Sunday, September 26, 2010

An Autumn Night

 I was bent on taking photographs of Jupiter - yes, with no more than a camera because that is all I have - but was disappointed to find Jupiter risen through the trees but surrounded by thickening clouds.

 Down there in the valley between the trees is mighty Jupiter! Had I been able to magnify the image to 20x, I'd have expected to see the four Galilean moons strung out left to right: Callisto, Io, Europa and Ganymede. But, as you can see, clouds were already filling the sky at 9 p.m. and my efforts were in vain.
 That's not to say that my time was not well-spent or enjoyable. To the east the moon had already risen and was causing the thin clouds to glow from behind with an otherworldly light. It was a gentle, quiet view.

 In this shot you can see the newly risen moon over West Carrollton and perhaps in this small image you can make out the local cell phone tower flashing its two red lights just below the moon and to the left. That tower stands just east of Venus Road and just south of Hemple Road and is my constant nighttime companion year round. When it flashes its white strobe, it lights my bedroom ceiling with its heartbeat. How technology has changed even the landscape.
And yet the evening was calm and quiet. The usual barking dogs had stilled (odd for the rising moon is often the impetus to howl) and there was little traffic.  Standing beside my tripod in PJ's, I only once used the shadow of a tree as cover as some vehicle threaded its way north along Clayton Road. I saw no other.
 Otherwise the night was perfect. But for a few clouds I'd have taken some nice shots of Jupiter, I think. I'll try ... try ... again. It is never so much the doing - because then the hunt is over - but the quest that is the most enjoyable.

Saturday, September 25, 2010

Germantown Pretzel Festival - 2010

 This is the weekend of the 31st annual Germantown Pretzel Festival. Both Saturday (09/25) from 9 a.m. to 9 p.m. and Sunday (09/26) from noon to 6 p.m. the festival will enjoy bright, sunny skies at Veterans Memorial Park.

 We were there for the 10 a.m. opening ceremonies and enjoyed listening to Dayton Daily News columnist Dale Huffman  speak. Then the Valley View High School band played (below).

 I don't remember better weather than this. It was cool (low 60's) during the opening and there wasn't a cloud in the sky. Even the bees, which have a field day at outdoor events in the fall, seemed fewer. The park is full of booths this year.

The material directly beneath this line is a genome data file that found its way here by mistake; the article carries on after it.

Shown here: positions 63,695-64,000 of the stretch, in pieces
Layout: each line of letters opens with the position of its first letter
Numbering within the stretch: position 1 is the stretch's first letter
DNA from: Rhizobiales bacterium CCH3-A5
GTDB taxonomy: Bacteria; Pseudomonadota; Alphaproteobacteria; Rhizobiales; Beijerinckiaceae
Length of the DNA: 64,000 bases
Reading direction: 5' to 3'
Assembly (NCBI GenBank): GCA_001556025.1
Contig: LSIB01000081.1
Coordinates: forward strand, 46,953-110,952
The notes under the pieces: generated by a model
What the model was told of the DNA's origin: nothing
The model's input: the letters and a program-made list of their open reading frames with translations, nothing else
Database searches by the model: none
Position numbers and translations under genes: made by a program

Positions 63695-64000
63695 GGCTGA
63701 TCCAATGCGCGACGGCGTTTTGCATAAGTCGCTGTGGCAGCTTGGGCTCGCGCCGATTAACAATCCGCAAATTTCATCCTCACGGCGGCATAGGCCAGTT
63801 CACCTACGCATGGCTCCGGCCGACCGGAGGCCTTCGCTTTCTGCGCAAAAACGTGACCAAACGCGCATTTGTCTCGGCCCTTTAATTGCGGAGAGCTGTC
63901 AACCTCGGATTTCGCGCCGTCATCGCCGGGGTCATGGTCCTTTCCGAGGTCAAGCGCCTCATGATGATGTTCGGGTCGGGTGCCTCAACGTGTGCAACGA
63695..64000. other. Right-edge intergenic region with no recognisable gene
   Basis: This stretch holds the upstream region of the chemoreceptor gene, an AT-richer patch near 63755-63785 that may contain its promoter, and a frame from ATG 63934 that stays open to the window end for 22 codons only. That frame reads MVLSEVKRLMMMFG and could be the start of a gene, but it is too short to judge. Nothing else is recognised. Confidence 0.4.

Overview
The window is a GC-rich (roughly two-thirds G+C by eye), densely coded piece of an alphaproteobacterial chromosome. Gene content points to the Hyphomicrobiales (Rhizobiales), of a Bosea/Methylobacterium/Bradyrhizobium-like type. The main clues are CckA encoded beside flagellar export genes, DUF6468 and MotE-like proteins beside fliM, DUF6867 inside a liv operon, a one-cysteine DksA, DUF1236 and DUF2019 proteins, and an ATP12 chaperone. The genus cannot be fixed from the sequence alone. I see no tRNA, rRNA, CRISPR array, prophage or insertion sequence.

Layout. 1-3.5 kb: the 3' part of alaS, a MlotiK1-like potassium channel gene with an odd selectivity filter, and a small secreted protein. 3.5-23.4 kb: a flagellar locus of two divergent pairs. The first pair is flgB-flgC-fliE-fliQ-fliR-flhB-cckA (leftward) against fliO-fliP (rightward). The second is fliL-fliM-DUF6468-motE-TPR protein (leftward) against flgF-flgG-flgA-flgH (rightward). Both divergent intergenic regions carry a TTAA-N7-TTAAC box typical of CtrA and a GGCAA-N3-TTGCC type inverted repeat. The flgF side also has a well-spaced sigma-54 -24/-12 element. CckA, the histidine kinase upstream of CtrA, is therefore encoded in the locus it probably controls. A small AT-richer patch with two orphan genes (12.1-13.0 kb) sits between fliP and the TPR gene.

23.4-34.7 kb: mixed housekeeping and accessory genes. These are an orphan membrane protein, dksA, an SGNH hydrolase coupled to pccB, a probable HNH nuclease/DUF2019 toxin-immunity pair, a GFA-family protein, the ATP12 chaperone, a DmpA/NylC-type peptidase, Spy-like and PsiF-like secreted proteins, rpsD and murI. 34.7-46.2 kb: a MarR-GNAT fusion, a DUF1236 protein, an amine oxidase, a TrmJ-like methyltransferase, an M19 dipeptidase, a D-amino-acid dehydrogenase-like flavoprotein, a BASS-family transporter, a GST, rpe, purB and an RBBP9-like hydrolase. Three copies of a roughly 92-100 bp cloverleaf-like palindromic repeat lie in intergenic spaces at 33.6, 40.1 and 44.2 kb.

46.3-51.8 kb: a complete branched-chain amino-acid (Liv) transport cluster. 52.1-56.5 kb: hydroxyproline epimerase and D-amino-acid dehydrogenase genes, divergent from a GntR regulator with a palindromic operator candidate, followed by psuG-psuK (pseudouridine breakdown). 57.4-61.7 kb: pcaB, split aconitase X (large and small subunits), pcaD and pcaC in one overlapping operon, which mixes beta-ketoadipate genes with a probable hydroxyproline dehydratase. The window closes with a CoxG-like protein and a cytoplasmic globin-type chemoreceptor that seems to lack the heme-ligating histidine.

We bought a couple of pretzels (of course!) and Mom bought three loaves of homemade bread. That's our usual purchases at the festival.

 Miss Molly's Bakery & Cafe (from Farmersville) had a booth set up near the entrance (just to the north of the fire station). That's the place to get great baked goods.
 There's entertainment beginning at 12:30 p.m. so perhaps we'll go back. Check out more details of the event by clicking here.

Friday, September 24, 2010

Harvesting the Corn

 So today is the day DR Coffman has chosen to take out his crop of corn. Last week he harvested a small section behind us (to test the moisture content?) but we've heard nothing since. This morning, just before 10 a.m., I heard a harvester coming north and could see, from the second floor bathroom window, that he was working in the field south of us. I grabbed my camera, pulled on shoes and ran out onto the back porch to take this shot as he passed our property going west.

 DR always uses his Case harvester, one that's smaller than many we see. I suppose it's like a lawn tractor that's a little less wide: the job takes longer but it gets done just the same.
 I'm sure he's working today because it's been so dry and breezy and there is a chance of a shower later this afternoon. In fact, fairly high winds (to 40 mph) are forecast for later today with the passage of a cold front. It'd be good to get the corn in before that happens.

 After he passed our house, I ran over to our barn and took this picture as he continue westward. Such a dusty job! Since I took this picture, I've been blowing my nose and I had to use eye drops to stop the itching. I am not a farmer at heart.